The ink is dry and H.B. 60 is no longer the “gun bill”.
It took two sessions and an untold amount of private and public wrangling, but Georgia’s “Safe Carry Protection Act”, more commonly known as the “guns everywhere” bill, is now law.
Governor Nathan Deal signed the bill Wednesday, during a ceremony in Ellijay, Georgia.
Hundreds of supporters, including members of Georgia Carry, attended the signing and held a bbq afterwards.
GPB News reporter Jeanne Bonner, who has covered the bill since this year’s legislative session, says the ceremony had the “feel of a campaign rally.”
“It really was very celebratory, said Bonner. “And they feel like its a victory.”
This version of the gun bill passed without the “campus carry” provision. A potential compromise that would have given university presidents the option of allowing guns on college campuses didn't pass legal review this legislative session.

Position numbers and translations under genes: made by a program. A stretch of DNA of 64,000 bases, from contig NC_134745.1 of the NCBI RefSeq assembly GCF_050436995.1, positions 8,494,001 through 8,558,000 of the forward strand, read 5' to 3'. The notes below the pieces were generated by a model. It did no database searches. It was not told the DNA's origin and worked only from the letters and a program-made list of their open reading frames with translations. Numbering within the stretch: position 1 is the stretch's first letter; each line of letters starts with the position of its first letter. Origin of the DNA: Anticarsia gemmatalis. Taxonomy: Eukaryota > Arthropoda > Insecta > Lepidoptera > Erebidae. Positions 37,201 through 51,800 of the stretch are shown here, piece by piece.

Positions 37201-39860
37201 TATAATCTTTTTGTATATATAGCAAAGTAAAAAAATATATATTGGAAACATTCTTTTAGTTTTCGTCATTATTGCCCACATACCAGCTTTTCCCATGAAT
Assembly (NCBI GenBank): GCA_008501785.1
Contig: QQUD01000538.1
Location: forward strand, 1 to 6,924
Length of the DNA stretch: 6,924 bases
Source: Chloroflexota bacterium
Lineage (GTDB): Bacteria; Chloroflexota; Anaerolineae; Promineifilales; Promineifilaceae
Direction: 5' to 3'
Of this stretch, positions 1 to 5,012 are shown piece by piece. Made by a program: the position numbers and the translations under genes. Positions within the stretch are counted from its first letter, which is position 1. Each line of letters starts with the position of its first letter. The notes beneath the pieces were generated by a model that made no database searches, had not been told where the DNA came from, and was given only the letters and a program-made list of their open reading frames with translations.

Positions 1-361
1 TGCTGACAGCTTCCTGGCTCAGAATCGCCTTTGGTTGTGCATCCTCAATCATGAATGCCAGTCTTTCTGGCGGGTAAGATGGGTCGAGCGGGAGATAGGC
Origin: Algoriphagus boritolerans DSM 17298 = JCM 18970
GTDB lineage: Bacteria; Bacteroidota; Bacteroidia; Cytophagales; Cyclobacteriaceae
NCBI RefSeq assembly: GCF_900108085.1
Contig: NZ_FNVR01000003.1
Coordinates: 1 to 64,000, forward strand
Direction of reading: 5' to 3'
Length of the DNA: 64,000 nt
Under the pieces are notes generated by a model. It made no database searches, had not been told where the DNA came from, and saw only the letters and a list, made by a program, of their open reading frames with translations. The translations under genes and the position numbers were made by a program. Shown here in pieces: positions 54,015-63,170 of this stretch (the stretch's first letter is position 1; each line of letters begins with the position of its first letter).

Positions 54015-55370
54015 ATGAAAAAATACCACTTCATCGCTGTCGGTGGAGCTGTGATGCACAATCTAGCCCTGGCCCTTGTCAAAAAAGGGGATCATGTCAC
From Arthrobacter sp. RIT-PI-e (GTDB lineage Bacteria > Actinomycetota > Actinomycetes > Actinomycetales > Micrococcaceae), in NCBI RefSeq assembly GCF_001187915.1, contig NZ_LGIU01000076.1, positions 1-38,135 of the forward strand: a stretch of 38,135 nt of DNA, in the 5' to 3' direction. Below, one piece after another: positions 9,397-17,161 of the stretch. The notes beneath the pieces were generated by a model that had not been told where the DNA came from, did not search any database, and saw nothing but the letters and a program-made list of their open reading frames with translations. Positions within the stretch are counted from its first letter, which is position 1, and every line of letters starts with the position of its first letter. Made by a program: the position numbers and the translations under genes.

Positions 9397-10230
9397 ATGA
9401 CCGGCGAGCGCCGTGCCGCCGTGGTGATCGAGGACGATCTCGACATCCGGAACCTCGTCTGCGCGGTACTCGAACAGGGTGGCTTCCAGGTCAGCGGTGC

Bonner says that provision may be next on the agenda for groups such as Georgia Carry. “They are certainly very pleased with what they got. But they very much want the campus carry provision. They very much want guns to be allowed on college campuses,” said Bonner. “And so they will come back next year when the legislature reconvenes and see what they can get.” She says these members of the organization don’t want ‘gotcha’ places in the law. “They want private property to be more or less the same.” H.B. 60 passed in the waning hours of the 2014 session, and the NRA lauded it as the “most comprehensive pro-gun” bill in recent history. On the other side, the group Americans for Responsible Solutions decried it as the “most extreme gun bill in America.” On GPB’s On The Story, the weekly political panel weighed in on how the new gun law would impact the upcoming governor’s race. “ First of all, we have to remember it was a bipartisan bill,” said syndicated political columnist Jackie Cushman. “And Deal mentioned that during the signing. So it’s not one side or the other. And in fact, Jason Carter, who’s running against Deal, has said he voted for the bill.” Georgia Senator Jason Carter has described himself as an NRA Democrat. On MSNBC’s The Daily Rundown with Chuck Todd, Carter explained how his position on Georgia’s gun bill differs from the national Democratic agenda: “I think the Second Amendment is important to many people in Georgia. And I know a lot of national Democrats and others have been upset or angry about this, and I’ve heard from a lot of them. But again, we've worked across the aisle to try to make the bill better than it was when it first started. I think we succeeded on that. But ultimately, you’re talking about people who have a license to carry in a state where the Second Amendment is incredibly important.” Democratic political consultant Tharon Johnson says Carter's public stance on H.B. 60 was the first time his campaign was really tested on some of the state’s biggest issues. “This is a conversation that if you look at national democratic agenda, it’s not something that plays very well. But Jason said publicly that he’s not a national democrat, he’s a Georgia Democrat” Eric Tanenblatt, attorney and GOP political advisor, said Carter’s position on H.B. 60 reflects the wider views of the people of Georgia. “Georgia is a conservative state, and you have candidates that are trying to match up to the conservative values of this state.” During his address at the signing ceremony, Governor Deal said his stance on the bill and gun rights in the state shouldn’t come as a surprise, especially since the NRA gave him an “A” rating during his term in Congress and endorsed him when he ran for governor of Georgia. However, the removal of the provision allowing guns on college campuses was one of the main reasons the governor was able to embrace the bill, says AJC political reporter Jim Galloway. “Cleary it’s the absence of campus carry,” said Galloway. “That was the one tripwire that the governor said he could not support." Lawmakers debated the gun bill for 2 years, and it didn’t get passed a year ago, says Tanenblatt. House Speaker David Ralston and the governor worked to come up with a compromise at the very end of the session. “What we finally have here in Georgia is a law that I think matches up with where the Georgia voters are.”